Upon re-exposure to the antigen, the mast cells will be activated, and will degranulate. This will release inflammatory mediators.
There are increased numbers of mast cells in both the airway secretion, and the epithelial lining of lung in asthmatics – thus increased response to any antigens.
This causes the initial asthma attack. This is mainly the result of histamine and prostaglandin (as well as leukotrienes; particularly LTC4) release by mast cells. This usually occurs within minutes of initial exposure to the antigen.
- Thus mast cells are responsible for the early attack
- Histamine – causes smooth muscle contraction, increased bronchial secretions, and increased vascular permeability
- The late phase reaction occurs several hours after the initial reaction. It is caused by the accumulation of eosinophils (and some neutrophils – but these are much more numerous in COPD) at the site.
- The late phase reaction is a more sustained inflammation. The initial phase is more bronchoconstriction without as much underlying inflammation.
- Bronchodilators (the β-adrenergics) are good at treating the initial phase reaction; the late phase reaction tends not to respond well.
- Steroids (and other anti-inflammatories) are good for preventing the inflammation that causes the late phase reaction.
- The late phase reaction is more likely in poorly controlled / chronic asthma, where there is already a reasonable aggregation of eosinophils in the mucosa.
- In this phase, there may also be activation of platelets, which can lead to microthrombi in the lumen.
Effects of the bronchoconstriction and inflammation on lung function
- Distal airway hyperinflation and collapse (and obviously reduced gaseous transfer to these regions)
- Mucus plugging of the bronchi – due to increased number of goblet cells – and these also secrete more than normal goblet cells
- Bronchial inflammation
- Curschmann’s spirals – these are bits of epithelium that have been shed, and can be seen on histology of the mucous plugs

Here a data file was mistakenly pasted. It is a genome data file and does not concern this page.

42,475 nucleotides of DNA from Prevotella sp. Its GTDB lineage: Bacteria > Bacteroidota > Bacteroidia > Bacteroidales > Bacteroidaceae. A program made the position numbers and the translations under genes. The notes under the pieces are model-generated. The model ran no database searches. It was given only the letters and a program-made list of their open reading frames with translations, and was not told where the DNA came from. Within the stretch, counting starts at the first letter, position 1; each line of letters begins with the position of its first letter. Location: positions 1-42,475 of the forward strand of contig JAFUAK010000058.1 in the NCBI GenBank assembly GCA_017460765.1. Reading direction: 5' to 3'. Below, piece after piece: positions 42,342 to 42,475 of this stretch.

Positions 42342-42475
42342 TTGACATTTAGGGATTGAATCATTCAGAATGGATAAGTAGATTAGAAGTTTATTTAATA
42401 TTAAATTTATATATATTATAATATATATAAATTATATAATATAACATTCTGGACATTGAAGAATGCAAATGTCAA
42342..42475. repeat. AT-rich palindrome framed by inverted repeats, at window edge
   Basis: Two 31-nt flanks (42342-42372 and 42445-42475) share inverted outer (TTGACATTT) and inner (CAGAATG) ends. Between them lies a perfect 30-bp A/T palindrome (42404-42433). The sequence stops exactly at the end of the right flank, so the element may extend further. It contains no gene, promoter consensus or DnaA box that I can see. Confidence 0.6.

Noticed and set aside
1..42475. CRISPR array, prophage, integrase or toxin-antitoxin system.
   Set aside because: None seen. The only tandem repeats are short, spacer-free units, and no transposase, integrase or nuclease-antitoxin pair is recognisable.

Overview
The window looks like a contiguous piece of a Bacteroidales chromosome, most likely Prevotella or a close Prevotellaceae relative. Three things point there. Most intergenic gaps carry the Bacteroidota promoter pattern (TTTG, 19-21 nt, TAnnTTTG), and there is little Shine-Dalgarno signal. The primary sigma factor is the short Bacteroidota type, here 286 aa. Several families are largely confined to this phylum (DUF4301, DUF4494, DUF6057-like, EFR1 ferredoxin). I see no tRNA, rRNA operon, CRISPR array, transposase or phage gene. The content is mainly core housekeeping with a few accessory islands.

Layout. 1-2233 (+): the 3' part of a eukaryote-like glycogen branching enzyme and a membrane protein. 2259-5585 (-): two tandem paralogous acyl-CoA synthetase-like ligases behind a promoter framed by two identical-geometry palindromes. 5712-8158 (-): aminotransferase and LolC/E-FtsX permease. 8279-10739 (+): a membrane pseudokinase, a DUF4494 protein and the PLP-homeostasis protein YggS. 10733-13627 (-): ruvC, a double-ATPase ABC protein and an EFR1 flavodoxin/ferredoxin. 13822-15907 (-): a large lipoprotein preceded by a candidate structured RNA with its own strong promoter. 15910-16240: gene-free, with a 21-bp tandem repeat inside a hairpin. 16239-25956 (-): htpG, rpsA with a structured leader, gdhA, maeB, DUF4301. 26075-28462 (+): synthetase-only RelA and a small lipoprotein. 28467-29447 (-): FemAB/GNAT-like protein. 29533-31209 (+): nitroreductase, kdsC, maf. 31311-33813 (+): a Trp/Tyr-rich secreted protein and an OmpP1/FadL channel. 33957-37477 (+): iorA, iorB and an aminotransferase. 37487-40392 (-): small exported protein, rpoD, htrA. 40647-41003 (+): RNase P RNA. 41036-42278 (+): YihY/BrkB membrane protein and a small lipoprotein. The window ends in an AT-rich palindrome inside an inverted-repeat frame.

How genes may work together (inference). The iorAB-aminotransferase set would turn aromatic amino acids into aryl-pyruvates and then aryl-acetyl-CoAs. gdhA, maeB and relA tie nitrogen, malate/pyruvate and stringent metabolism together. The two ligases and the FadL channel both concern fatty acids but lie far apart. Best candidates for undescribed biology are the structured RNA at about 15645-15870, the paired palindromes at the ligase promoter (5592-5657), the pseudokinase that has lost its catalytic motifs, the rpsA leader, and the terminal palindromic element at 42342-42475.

- Charcot-Layden crystals – crystals that are formed as a result of eosinophil aggregation
- Thickening of the bronchial basement membrane – this is particularly important, and occurs via the process of remodelling (more on this below in the ADAM33 gene section). The submucosa becomes thickened, and this means that when the smooth muscle does contract, there is excessive narrowing of the airway in response to the contraction.
- Effects on the epithelium – the epithelium loses many of its columnar ciliated cells, and these are replaced with over-active mucous secreting cells. The mucosa also releases lots of inflammatory proteins. It is also likely to get damaged in the inflammatory processes, and this (along with the excess mucous production) increases the risk of infection.
- Effects on smooth muscle – the smooth muscle is hypertrophied, and also undergoes changes which make it more likely to contract, and more likely to stay contracted for longer.
The effect of cold air and exercise
The ADAM33 gene
The normal process of bronchoconstriction
- Wheezing attacks
- Periodic shortness of breath
- Symptoms often worse during the night
- Cough is frequent – and often misdiagnosed as bronchitis
- Nocturnal cough alone can be a presenting feature
- Some patients can have chronic symptoms
- Attacks precipitated by a very wide range of triggers
Respiratory function tests –